Interesting first in a series about a brother and sister who rent out their guesthouse while their parents are off, as per usual, gallivanting around Europe. River, the boy who rents from them, is mysterious and interesting, and Violet has feelings she has never really felt before. Is he simply a charming boy? or is he something more, as grim and horrible things start happening in their small town. I enjoyed the characters' progression and the main characters continually thinking about their grandmother, her past and secrets, but it ramped up toward the end a bit too fast. Although the novel was long, I could see it being a bit longer. Good for those who like suspense, romance and a touch of horror.

The Day After Tomorrow, by Allan Folsom
Reviewed by Jeanne G.

This book was recommended to me right before the author passed away. I read it and found myself unable to put it down. An American doctor finds trouble when he believes he sees the man who killed his father. The ending is terrifying, and I had a nightmare after I finished the book. Despite the nightmare, I highly recommend it!

Darkfever, by Karen Marie Moning
Reviewed by Rachel L.

Darkfever is about Mac, a Southern girl who discovers that her sister was murdered while studying abroad in Dublin, Ireland. After the police make no progress, Mac decides to fly herself to Dublin to search for the killer and for answers to all the questions surrounding Alina's mysterious death. Along the way, Mac stumbles upon the world of the Unseelie; mythical and awful creatures that couldn't possibly be real, but they are. Mac also finds information from the intriguing Jericho Barrons.

I loved the world-building in this book. This reminded me a bit of Neil Gaiman's Neverwhere: the idea that there is a hidden world right in front of us that only special people are able to see. I've been to Dublin myself, and my experience of it was a light, friendly city that was magical in a magnificent way and not a dark city as it was described.

Incredibly written, incredible plot. I highly recommend to readers who like Urban Fantasy and Mystery books.

The Book of You, by Claire Kendal
Reviewed by Helen P.

The L.A. Times just reviewed this first novel. Don't start it if you haven't enough time to finish! It will keep you in your chair. Clarissa is stalked by Rafe, a college professor, who, in spite of repeated discouragement, won't leave her alone. When she begins six weeks of jury duty, it is a daily relief to be free of him and especially when she meets another jury member and falls for him. But this brings other problems as Rafe continues his pursuit and Clarissa hasn't told anyone of her fears...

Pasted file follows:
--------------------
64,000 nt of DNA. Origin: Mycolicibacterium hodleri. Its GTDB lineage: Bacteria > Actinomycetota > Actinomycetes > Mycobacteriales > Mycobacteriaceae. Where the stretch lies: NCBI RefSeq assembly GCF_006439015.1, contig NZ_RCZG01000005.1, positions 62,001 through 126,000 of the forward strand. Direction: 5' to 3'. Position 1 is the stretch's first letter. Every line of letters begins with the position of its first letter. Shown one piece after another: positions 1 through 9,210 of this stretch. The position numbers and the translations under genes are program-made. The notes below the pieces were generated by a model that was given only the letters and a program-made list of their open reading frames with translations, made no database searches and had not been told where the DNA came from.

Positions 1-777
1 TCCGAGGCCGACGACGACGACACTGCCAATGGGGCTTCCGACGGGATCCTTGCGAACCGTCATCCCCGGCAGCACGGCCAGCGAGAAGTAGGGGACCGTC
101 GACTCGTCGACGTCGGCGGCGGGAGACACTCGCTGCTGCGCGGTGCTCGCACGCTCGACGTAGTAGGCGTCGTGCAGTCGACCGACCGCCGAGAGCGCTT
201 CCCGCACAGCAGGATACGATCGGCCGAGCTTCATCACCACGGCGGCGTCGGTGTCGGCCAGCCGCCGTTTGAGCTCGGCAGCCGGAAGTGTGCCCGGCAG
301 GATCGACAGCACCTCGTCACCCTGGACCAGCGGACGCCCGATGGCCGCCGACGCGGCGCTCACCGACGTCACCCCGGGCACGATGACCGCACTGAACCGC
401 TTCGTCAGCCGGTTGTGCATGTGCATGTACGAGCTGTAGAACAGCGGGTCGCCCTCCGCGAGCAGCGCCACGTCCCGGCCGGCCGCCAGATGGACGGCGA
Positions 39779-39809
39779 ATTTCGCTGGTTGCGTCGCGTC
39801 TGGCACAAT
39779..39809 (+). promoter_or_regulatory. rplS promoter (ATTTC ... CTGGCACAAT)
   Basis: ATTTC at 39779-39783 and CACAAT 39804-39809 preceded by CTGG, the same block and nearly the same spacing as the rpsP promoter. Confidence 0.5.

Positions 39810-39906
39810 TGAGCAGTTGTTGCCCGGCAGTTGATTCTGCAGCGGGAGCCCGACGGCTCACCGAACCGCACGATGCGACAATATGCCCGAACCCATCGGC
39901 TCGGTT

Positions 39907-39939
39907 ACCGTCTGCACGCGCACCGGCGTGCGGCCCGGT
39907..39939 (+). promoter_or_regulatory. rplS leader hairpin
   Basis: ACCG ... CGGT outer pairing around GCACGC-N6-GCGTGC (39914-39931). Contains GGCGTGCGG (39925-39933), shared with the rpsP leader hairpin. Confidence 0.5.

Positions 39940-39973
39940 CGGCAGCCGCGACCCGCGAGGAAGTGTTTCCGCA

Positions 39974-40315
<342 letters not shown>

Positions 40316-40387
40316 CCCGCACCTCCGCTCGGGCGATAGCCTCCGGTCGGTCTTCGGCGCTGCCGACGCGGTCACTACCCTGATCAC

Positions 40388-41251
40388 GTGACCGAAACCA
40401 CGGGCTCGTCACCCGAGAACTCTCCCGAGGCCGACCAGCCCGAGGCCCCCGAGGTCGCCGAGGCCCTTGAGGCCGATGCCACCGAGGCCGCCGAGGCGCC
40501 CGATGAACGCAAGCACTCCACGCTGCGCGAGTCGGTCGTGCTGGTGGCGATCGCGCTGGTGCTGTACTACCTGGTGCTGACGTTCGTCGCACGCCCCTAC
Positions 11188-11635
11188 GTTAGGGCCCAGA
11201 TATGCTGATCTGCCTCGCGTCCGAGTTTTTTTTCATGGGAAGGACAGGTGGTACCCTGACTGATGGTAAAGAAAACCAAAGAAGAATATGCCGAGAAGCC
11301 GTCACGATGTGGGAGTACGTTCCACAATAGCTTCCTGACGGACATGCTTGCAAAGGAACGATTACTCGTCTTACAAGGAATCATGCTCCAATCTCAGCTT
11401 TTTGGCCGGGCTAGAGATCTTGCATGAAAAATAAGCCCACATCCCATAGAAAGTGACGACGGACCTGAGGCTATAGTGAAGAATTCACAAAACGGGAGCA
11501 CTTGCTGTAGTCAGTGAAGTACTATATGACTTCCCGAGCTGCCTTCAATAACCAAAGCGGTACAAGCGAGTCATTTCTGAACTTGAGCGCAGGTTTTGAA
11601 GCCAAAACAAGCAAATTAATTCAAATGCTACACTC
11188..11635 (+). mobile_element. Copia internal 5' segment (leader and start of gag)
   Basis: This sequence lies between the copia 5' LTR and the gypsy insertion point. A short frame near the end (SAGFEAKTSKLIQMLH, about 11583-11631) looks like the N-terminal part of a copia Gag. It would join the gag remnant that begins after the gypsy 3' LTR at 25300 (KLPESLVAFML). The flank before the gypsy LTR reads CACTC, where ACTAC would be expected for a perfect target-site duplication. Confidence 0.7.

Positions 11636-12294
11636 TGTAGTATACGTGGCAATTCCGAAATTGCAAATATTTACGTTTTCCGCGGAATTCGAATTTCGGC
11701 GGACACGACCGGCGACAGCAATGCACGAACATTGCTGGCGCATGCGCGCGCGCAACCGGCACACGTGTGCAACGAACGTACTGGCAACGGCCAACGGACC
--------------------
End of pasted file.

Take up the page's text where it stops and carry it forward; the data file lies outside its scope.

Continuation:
Watch the blog for more reading "shares" from the adult summer reading club! And be sure to check out all the activities and programs the library is featuring for YOU this summer!

Sunday, July 13, 2014

This week at the library...


A Sounds of Summer outdoor concert by Novel Destinations…

Central Library, 7:30 p.m.

The band performs a wide selection of Australian folk and pop songs, including shanties, sheep shearing songs, tales of bushrangers, the outback, and the country's unusual animals.

Bring a lawn chair or blanket and enjoy your picnic dinner before the concert!


Read to Me, at Buena Vista branch, 10:00 a.m.,
featuring Music for the Very Young with Mark Beckwith

Fizz Boom Read! at the Northwest branch, 6:30 p.m., featuring Noise Guy

Set Forth! New Worlds Await You...
Teen Summer Reading Program presents…

at the Central Library, 7:00 p.m., STARRING BURBANK TEENS!

Episodes of Douglas Adams’s satirical radio comedy broadcasts
that led to his international multi-media phenomenon,
translated by our teens into readers' theater!

This is a teen program, but ALL are welcome to attend.
PRIZE DRAWINGS for registered teens!
(Encore performance next Wednesday at Buena Vista)


Read to Me, at the Northwest branch, 10:00 a.m., featuring
Music for the Very Young with Mark Beckwith

Fizz Boom Read! at the Central Library,
3:00 or 7:00 p.m.,
featuring Noise Guy


Fizz Boom Read! at the Northwest branch, 10:00 a.m., featuring Noise Guy

Fizz Boom Read! at the Buena Vista branch, 3:00 or 7:00 p.m.,
featuring Noise Guy

Read to Me, at the Central Library, 7:00 p.m.,
featuring Music for the Very Young with Mark Beckwith


Friday Movie Matinee presents…

Central Library, 2:00 p.m.
[80 minutes]

TEEN SUMMER READERS! Remember that your SET FORTH TRIVIA CHALLENGE is DUE TODAY, Friday, at 5:00 p.m. Bring it to the Reference Desk at any branch.


Novel Destinations presents
Le Petit Cinema…

Central Library, 2:00 p.m.
[82 minutes]


Buena Vista branch, 2:00 p.m.--
playing in the Storytime room…


Rated PG / 102 minutes